Challenging Higher Education with 'Poor Queer Studies'

March 29, 2020

Professor Matt Brim unpacks the ways elitism impacts the field of queer studies in a new book.

Professor Matt Brim and the cover of his book, "Poor Queer Studies"
Professor Matt Brim and the cover of his book, "Poor Queer Studies"

Professor Matt Brim (GC/College of Staten Island; Women’s and Gender Studies/Queer Studies, English) has spent more than 10 years teaching queer studies, first at Duke University then at The City University of New York. His latest book, Poor Queer Studies: Confronting Elitism in the University, deciphers how queer studies functions beyond the halls of highly selective, liberal arts institutions.

Brim draws on both his experiences as a queer studies professor at the College of Staten Island and encounters with his students as they navigate systems that neglect poor and minoritized individuals.  

In one instance, a student who works two jobs is forced to write his essays on his cell phone between work breaks because he doesn’t own a computer. In another, a struggling student endures three-hour commutes from the Bronx because CSI is the only school they can afford to attend. Several students are homeless. And, on at least one occasion, a student is forced to bring her 4-year-old to class to avoid domestic violence. 

“In a recent general education class, almost all of the students (sophomores, juniors, and seniors) work more than twenty hours per week,” Brim writes. “In all of the classes I have ever taught at CSI save one …  I have students who are parents as well as workers. I typically teach night school, so my classes fit into students’ work and family schedules.  

These interactions have become commonplace as Brim teaches queer studies.  Such circumstances aren’t unique to students within queer studies, but Brim makes the case that class and race issues are exacerbated in queer studies as a result of existing traditions. 

“The field of queer studies as it comes to everybody is intertwined with very elitist, privileged kinds of education and knowledge production,” Brim tells The Graduate Center. 

“You take a knowledge product that’s created in an elitist environment, and you say ‘that’s what the field is and that’s how the field should be taught.’ The problem is that those ideas don’t always work once you change the educational setting to an underclass, working, poor institution.”  

In a recent interview with Duke University Press, Brim delves further into this issue.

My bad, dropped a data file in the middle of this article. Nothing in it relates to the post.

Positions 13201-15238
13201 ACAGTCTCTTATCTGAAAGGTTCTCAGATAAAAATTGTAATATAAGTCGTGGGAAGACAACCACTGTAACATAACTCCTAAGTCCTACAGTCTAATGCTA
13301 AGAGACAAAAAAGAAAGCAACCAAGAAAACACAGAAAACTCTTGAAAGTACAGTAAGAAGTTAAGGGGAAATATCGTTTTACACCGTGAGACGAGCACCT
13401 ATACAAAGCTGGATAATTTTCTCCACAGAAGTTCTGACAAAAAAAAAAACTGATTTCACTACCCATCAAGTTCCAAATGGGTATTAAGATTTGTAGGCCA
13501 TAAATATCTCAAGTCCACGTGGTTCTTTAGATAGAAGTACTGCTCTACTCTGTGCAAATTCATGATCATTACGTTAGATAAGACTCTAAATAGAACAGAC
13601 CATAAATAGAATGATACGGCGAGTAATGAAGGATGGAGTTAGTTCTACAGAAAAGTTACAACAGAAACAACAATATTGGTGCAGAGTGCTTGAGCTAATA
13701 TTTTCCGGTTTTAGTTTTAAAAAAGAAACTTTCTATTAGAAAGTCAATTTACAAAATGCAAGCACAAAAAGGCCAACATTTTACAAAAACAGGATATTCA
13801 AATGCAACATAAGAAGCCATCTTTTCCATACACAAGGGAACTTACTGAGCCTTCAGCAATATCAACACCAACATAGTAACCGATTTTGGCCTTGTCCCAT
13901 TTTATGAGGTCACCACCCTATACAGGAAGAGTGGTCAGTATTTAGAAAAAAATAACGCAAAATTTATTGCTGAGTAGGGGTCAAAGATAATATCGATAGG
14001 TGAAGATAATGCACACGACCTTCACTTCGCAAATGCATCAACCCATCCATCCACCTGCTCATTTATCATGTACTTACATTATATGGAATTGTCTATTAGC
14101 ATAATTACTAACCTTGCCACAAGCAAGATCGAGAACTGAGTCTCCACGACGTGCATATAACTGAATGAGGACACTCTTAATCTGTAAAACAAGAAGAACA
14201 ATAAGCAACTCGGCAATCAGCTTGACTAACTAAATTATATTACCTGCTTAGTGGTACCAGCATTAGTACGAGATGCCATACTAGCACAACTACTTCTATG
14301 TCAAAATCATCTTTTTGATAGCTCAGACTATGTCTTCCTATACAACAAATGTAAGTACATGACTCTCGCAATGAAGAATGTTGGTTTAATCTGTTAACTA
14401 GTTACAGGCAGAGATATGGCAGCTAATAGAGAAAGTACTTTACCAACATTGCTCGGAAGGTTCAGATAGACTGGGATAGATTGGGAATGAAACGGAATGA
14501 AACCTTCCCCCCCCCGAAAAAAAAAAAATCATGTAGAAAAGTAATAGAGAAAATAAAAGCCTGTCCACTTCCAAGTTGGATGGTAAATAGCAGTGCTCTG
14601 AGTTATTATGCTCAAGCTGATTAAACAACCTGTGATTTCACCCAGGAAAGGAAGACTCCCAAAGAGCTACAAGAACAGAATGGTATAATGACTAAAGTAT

“The question of how to make better queer workers is not a liberal arts-friendly question, and queer studies is a liberal arts field,” Brim tells Duke University Press. “But it is the question in front of us at CSI, in night school, on weekends, after or before students’ workdays begin, or on their days off.”

He adds that his CSI students are interested in knowing “how to use the language, ideas, and politics of queer studies on the job — not only their future careers but the jobs they’re headed to after class. We talk about breakrooms and bus rides to work and customer service roles and student-teaching classrooms, and we translate ‘high queer theory’ to those local worksites. We think about how queer studies can make work life a bit better.” 

In his book, Brim unpacks the socioeconomic barriers within poor queer studies and his motivations as a professor in the field. 

“One of the things I want most for the students in my queer studies classes at CSI is for them to graduate and get good jobs and bring queer studies to bear on those jobs in some way,” Brim writes. 

Brim says his time at CUNY has best molded him as a queer studies teacher.  He teaches at both the CSI and The Graduate Center, where a majority of students are seeking associate degrees and graduate degrees respectively.  

“CUNY has been at the forefront of queer studies,” Brim says. “One of the ways you see that is in CLAGS: The Center for LGBTQ Studies. That’s the first academic center of its kind in the world. So in terms of a structured academic formation that says, ‘We take seriously LGBT studies, we put resources behind it, have a center around it,’ CUNY is at the forefront of that historically. It’s a bright spot in queer studies.”

Brim notes, however, that queer studies is happening outside of research centers like CLAGS, “beyond the halls of flagship institutions,” in places that aren’t always highlighted. And the field  is being cultivated throughout CUNY in ways we’ve yet to see.  

With that, Poor Queer Studies draws on the everyday experiences of teaching and learning queer studies at CUNY. 

“I hope everybody who is interested in queer studies reads this book. It’s that feisty underdog audience who is doing this work in the shadows that I want to know that this is the book for them,” Brim explains.  “There are queer, intellectual cultures all across the academy in many places we don’t see. By trying to see them, we can make this field more robust, interesting, and inclusive.”